CanadaSimilar to US, blockchain and barter in cryptocurrencies is legalNo regulation
NetherlandsBarter in cryptocurrencies is legal  No regulation
AustraliaConfusing; Partially legal (Brisbane Airport allows usage of Bitcoins)No regulation
FranceIllegalStrict compliances, KYC and personal info required
SingaporeLegalVerification and personal info required. Tax laws in pipelines (World’s first Bitcoin ATM)
JapanVery positive, soon to be legalNo regulation s
China, South KoreaIllegalMandatory ban; regulations on the way

India on cryptocurrency Mr. Janardhan Singh, founder and CEO of Unitec, a Bangalore-based firm mining cryptocurrency, says that “cryptocurrencies entered the Indian market in the year 2013 when investors bought Bitcoins for as low as USD 22 – 28 for 10 Bitcoins.” India does not consider cryptocurrencies as valid legal tenders and has maintained the position throughout the lifetime of the anonymous virtual currency, however, it is not completely banned in the country, though restricted. Mr. Janardhan believes that the reason for the same is the inception of some fraudulent crypto exchanges which duped a lot of investors.   In June, 2018, it was announced that the government has almost finalised the regulation for cryptocurrency. The Secretary of the Department of Economic Affairs, Mr. Subash Chandra Garg, hinted that the regulation does not aim at a blanket ban. However, it is clear that the system is not in favour of recognising it as a ‘valid legal tender’.   In April, 2018, the RBI released a notification that it would be banning banks from processing payments related to cryptocurrencies from July 5, 2018. An appeal calling for a stay on the notification was rejected by the Supreme Court in Internet and Mobile Association of India v. Reserve Bank of India, WP(C) 528/2018.Apart from lack of support from the banks, no infrastructure has been expressly denied to cryptocurrency miners: electricity boards do not have any problem regarding crypto mining rigs operating as they are not concerned with purpose for use of electricity as long as it is paid for.   If India does end up banning cryptocurrencies, businessmen like Mr. Janardhan are bound to switch to services like Neteller, Paypal, etc. which make it easier to conduct these transactions without banks being directly involved and such transaction would not be taxable. Mr. Singh believes that India should legalise the same with restrictions and caps on the transactions so that the investments are safe and the government also generates tax revenue.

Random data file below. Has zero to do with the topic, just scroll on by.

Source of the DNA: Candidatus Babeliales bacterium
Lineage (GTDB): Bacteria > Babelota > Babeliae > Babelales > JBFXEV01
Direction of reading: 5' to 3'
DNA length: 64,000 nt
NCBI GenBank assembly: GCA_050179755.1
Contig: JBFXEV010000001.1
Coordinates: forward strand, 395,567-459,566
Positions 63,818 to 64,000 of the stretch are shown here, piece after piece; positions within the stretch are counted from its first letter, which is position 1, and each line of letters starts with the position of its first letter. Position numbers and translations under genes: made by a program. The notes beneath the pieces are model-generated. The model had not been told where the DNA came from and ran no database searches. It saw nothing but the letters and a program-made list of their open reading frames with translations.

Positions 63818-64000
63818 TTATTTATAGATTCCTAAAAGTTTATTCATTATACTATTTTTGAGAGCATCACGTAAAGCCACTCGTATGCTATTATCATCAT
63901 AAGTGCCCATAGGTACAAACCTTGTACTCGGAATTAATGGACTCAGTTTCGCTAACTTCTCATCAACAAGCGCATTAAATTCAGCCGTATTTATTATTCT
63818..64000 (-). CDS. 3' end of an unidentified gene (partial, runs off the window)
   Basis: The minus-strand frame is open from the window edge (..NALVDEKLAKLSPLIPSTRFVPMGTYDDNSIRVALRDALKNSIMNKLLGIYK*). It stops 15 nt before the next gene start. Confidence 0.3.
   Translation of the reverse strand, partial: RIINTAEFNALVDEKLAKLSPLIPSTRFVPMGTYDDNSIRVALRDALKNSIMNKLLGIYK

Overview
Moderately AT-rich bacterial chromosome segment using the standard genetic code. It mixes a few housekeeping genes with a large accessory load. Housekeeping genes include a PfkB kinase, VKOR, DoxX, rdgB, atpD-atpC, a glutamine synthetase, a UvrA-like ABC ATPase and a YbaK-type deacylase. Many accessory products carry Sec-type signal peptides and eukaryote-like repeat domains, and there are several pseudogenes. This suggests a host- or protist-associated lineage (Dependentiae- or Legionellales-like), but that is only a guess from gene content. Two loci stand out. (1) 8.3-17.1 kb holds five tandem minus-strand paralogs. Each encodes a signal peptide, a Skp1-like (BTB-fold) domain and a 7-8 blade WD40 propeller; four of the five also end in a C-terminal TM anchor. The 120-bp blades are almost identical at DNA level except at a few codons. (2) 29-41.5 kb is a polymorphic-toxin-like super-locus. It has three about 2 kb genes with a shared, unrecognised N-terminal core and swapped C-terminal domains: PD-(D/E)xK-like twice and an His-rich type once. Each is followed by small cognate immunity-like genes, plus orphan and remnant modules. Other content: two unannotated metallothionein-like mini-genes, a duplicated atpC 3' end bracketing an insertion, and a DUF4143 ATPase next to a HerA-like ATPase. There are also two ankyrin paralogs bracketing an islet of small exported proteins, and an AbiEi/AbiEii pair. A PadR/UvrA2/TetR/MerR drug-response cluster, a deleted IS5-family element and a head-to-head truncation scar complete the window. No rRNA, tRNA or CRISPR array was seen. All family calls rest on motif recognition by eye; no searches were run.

An uncertain future With the Supreme Court deferring the hearing on the matter of cryptocurrency till September this year, and the government aiming to regularise crypto tokens (non-currency based use of investing money into crypto using fiat money) without expressly legalising them as tender, the future of the innovative currency seems tumultuous in the country.   DISCLAIMER: The information provided in this article is for educational purposes only. The same cannot be construed as legal advice.